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Sustainability and Computer Purchasing

By Tobias Roberts Rise Writer
Jan 21, 2021

Home health and sustainability are often equated with rooftop solar panels, energy-efficient insulation, and low-VOC interiors that improve our indoor air quality. All of these aspects of a sustainable home are undoubtedly important. But the products we purchase for our everyday use also play an essential role in our home's overall energy consumption and total carbon footprint. We make an enormous amount of "embodied carbon" related to mining, manufacturing, and distributing those products within every consumer purchase.

In the specific case of laptop computers and other computing devices, around 50 of the world's 90 naturally occurring elements are used during the manufacturing process. These materials include plastics for the casing and a host of rare metals mined worldwide, including aluminum, chromium, cobalt, platinum, and more. Every time you turn on the computer, you are dependent on an extremely long and complex supply chain of raw materials sourced worldwide.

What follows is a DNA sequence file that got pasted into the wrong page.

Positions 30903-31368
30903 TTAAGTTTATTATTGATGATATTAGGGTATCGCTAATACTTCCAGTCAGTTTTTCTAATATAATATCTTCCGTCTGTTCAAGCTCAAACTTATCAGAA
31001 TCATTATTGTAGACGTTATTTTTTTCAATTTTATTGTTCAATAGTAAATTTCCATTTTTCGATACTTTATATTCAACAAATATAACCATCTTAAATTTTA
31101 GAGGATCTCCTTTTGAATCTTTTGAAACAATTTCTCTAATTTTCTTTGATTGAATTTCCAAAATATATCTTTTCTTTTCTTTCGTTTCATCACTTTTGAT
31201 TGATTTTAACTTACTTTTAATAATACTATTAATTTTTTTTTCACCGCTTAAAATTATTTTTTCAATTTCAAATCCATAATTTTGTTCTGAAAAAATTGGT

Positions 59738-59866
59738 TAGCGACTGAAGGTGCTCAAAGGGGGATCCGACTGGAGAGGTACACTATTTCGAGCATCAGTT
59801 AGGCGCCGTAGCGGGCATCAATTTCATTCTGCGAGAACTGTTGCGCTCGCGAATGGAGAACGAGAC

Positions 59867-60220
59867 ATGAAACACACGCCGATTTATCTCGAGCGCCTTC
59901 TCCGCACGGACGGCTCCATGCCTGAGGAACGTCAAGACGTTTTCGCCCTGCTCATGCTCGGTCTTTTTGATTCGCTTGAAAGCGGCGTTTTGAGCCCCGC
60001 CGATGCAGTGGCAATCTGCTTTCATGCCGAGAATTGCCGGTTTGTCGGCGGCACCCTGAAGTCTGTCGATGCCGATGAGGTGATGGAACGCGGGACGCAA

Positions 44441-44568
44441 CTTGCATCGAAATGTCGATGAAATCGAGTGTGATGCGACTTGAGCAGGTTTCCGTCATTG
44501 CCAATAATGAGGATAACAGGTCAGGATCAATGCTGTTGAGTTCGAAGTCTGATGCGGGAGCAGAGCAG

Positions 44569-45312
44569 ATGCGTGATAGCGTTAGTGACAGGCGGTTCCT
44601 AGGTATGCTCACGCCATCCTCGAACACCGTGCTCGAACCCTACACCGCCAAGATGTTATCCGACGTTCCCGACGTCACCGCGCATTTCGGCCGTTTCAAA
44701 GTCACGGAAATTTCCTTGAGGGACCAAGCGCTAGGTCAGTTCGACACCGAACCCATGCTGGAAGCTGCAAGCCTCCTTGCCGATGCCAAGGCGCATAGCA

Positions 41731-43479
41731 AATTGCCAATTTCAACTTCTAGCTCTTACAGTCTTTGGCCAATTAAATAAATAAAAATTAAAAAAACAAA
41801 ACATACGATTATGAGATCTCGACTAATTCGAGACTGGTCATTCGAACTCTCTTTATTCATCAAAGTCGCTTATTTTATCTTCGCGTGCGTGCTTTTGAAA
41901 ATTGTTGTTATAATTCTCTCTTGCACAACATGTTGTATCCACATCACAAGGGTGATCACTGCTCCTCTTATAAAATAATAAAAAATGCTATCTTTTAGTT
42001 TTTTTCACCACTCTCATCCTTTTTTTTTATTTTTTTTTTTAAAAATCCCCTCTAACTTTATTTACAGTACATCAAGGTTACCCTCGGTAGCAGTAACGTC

Home Office

Fortunately, you can make choices to find the most sustainable laptop computer for your home office. Below, we look at the issues of efficiency, materials, waste, battery life, and social responsibility to help you find the most environmentally friendly laptop computer options on the market.

The (Growing) Computing Footprint